If it ain’t broke, don’t fix it. That’s how organizers of Ebensburg’s sister bike rally Wheels and Wings feel about the event.
This year’s bash was the 10-year anniversary, said Danea Koss, community development director for the borough. And if the crush of people meandering through town is any indication, the winning formula continues to pay off.
“I think it’s gotten bigger every year,” Koss said. “It’s tricky to determine whether we can expand.”
The event already pushes borough streets and sidewalks to capacity with vendors and their tents, bikers, revelers and local families. It took this reporter at least 20 minutes to find a parking spot for a car. Organizers planned for more vendors this year.
The borough also hosted the Budweiser Clydesdales for the first time – another reason Koss said the 2014 event has drawn a larger crowd. The horses are usually a Thunder staple, but the Ebensburg event continues to encroach on its ... thunder.
Wendy Romagna of Revloc said she’d choose Wheels over Thunder – it just comes down to atmosphere. And Romagna knows the crowd. She works at the Apple Harley-Davidson store in Altoona. She and several co-workers cruised into Ebensburg together.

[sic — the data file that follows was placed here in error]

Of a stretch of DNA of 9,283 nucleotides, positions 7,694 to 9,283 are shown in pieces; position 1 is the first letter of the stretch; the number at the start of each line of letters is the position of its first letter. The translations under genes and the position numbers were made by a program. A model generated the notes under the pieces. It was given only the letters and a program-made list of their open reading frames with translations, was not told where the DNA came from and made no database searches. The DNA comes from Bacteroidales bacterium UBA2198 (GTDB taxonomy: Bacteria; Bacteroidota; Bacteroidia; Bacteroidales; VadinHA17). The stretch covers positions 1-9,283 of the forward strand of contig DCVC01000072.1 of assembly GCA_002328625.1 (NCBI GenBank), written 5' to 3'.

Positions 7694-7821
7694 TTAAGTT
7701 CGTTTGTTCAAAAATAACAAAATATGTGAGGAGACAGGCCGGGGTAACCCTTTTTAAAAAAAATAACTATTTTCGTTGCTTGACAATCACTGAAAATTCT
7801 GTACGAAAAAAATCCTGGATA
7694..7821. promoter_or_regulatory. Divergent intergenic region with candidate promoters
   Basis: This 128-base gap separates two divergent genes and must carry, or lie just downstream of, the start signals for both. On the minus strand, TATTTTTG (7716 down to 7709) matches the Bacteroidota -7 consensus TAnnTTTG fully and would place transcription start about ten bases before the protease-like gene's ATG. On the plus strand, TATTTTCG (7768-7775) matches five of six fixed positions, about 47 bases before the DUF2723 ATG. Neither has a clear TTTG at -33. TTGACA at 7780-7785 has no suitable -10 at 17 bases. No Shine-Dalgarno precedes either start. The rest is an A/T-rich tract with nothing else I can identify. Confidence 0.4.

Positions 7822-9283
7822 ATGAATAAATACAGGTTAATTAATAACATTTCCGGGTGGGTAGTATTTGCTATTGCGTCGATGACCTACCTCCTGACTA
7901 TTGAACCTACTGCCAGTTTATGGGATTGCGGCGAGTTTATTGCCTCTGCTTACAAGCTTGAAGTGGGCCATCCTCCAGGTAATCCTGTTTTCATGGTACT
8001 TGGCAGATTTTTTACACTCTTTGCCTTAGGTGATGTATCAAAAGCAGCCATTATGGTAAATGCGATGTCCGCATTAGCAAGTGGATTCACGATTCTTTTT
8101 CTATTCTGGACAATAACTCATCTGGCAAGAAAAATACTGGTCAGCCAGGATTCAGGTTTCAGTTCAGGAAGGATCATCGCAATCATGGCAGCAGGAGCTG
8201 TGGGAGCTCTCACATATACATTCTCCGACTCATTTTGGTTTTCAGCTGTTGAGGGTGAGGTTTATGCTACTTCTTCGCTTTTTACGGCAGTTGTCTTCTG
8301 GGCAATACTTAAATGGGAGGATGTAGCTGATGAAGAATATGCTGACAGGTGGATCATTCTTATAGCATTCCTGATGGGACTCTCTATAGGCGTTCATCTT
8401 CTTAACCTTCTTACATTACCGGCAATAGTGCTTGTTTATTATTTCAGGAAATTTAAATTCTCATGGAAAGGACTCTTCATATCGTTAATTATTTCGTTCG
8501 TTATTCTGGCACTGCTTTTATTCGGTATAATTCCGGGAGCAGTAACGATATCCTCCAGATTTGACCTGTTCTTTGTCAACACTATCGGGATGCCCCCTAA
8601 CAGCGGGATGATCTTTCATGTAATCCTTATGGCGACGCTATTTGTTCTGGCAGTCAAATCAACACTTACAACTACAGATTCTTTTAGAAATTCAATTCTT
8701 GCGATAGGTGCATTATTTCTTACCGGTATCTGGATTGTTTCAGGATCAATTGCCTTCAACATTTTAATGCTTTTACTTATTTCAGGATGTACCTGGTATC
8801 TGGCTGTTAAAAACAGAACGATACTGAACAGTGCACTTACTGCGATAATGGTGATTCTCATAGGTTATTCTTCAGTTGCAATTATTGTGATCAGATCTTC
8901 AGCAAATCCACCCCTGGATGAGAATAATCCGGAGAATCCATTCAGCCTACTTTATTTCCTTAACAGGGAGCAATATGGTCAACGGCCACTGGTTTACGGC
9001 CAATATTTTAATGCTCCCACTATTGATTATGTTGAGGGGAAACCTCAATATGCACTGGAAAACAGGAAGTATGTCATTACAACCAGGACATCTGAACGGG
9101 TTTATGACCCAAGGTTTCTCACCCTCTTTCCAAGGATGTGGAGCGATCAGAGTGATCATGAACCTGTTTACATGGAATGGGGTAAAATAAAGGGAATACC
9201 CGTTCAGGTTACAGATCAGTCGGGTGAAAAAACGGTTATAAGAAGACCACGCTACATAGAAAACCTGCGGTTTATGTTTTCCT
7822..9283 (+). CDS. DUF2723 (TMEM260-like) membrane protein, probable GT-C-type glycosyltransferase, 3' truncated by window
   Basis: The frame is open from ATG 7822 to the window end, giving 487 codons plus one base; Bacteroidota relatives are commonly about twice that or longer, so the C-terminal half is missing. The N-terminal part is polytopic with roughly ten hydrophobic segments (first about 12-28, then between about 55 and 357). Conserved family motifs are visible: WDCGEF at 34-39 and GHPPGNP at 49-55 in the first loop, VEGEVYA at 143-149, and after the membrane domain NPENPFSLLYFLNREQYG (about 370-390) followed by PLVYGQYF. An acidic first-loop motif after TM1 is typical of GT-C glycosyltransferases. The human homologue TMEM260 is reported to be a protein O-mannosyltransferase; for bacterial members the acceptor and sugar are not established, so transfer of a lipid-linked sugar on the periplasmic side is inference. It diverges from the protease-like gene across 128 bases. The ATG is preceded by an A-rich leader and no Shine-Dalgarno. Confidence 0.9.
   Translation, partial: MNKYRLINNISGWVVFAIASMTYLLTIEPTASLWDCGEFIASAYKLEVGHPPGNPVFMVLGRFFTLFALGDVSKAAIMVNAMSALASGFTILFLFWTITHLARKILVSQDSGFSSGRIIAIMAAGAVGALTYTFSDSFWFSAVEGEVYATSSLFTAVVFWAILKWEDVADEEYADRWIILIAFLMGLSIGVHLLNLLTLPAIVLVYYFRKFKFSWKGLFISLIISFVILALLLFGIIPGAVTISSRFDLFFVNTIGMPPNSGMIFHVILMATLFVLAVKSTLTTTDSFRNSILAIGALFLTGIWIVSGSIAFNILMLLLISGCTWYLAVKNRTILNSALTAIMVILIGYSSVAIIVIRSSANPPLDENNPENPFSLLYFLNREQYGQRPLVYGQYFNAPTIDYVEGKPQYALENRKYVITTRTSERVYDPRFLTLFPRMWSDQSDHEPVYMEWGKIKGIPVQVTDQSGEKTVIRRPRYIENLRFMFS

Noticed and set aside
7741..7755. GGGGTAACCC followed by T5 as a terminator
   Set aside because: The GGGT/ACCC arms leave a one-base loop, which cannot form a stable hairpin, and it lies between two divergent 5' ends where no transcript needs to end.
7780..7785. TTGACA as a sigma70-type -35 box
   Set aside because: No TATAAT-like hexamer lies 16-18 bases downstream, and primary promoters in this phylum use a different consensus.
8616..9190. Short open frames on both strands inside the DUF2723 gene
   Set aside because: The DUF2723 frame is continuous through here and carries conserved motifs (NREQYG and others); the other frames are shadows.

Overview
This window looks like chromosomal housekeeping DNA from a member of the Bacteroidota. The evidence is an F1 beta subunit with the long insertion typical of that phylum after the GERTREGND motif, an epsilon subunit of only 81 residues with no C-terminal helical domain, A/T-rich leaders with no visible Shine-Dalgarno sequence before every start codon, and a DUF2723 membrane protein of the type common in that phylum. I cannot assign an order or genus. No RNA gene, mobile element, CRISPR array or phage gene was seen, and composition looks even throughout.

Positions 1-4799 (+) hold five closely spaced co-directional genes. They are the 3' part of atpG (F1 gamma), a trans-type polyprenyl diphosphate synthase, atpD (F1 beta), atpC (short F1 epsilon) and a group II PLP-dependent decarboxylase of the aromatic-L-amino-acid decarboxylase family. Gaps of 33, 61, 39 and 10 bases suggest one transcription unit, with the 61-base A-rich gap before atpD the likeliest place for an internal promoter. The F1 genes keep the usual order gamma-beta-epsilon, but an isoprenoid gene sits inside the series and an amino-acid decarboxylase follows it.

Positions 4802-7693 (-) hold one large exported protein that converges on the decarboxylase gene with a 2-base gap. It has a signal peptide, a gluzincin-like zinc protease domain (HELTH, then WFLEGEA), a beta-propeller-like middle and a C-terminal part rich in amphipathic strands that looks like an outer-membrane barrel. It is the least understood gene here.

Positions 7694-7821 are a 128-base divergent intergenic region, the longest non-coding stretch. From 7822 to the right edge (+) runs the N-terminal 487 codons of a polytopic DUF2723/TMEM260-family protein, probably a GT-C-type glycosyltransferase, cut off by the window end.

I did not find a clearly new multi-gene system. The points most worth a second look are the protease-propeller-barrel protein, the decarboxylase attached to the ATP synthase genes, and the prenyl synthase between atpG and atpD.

“It’s absolutely (better than Thunder) because there’s more people here,” she said. “There’s more bikes to see that are all lined up in a row. You have the whole car show, you have all the food and more people all at once.
Koss said that while PotatoFest crowds are thinner – the event is spread out from 9 a.m. to 5 p.m. – Wheels and Wings might be the strongest concentration of revelers, she said. And it showed in the shoulder-to-shoulder herds packing West Sample Street.
“It’s tricky because we’re sort of limited on space and where we can branch out to,” Koss said. “We’re doing our part in terms of staffing volunteers and ordering supplies.”
The borough barely makes anything off the rally, Koss said – maybe a few thousand dollars. It’s more about nourishing commerce.
“We want businesses here to be happy businesses,” she said. “We want to draw people in. They can see what Ebensburg has to offer.”
Romagna said she has been coming to the event for years. She thinks it’s the mainstream acceptance of “biker” culture that makes the party swell each year.
“I think every year more and more people are riding,” she said. “I know just from working in the store with Harleys – more and more people are getting into the whole lifestyle of riding.
“It’s a whole lifestyle change when you have a bike,” Romagna said. “All these people here – they all have something in common. And that’s why more people come.”
For Koss, it’s a sign they’re doing things right.
“We’re just going to keep on keeping on with what we’re doing,” she said. “What we’re doing is working.”
Justin Dennis is a multimedia reporter for The Tribune-Democrat. Follow him on Twitter at @JustinDennis.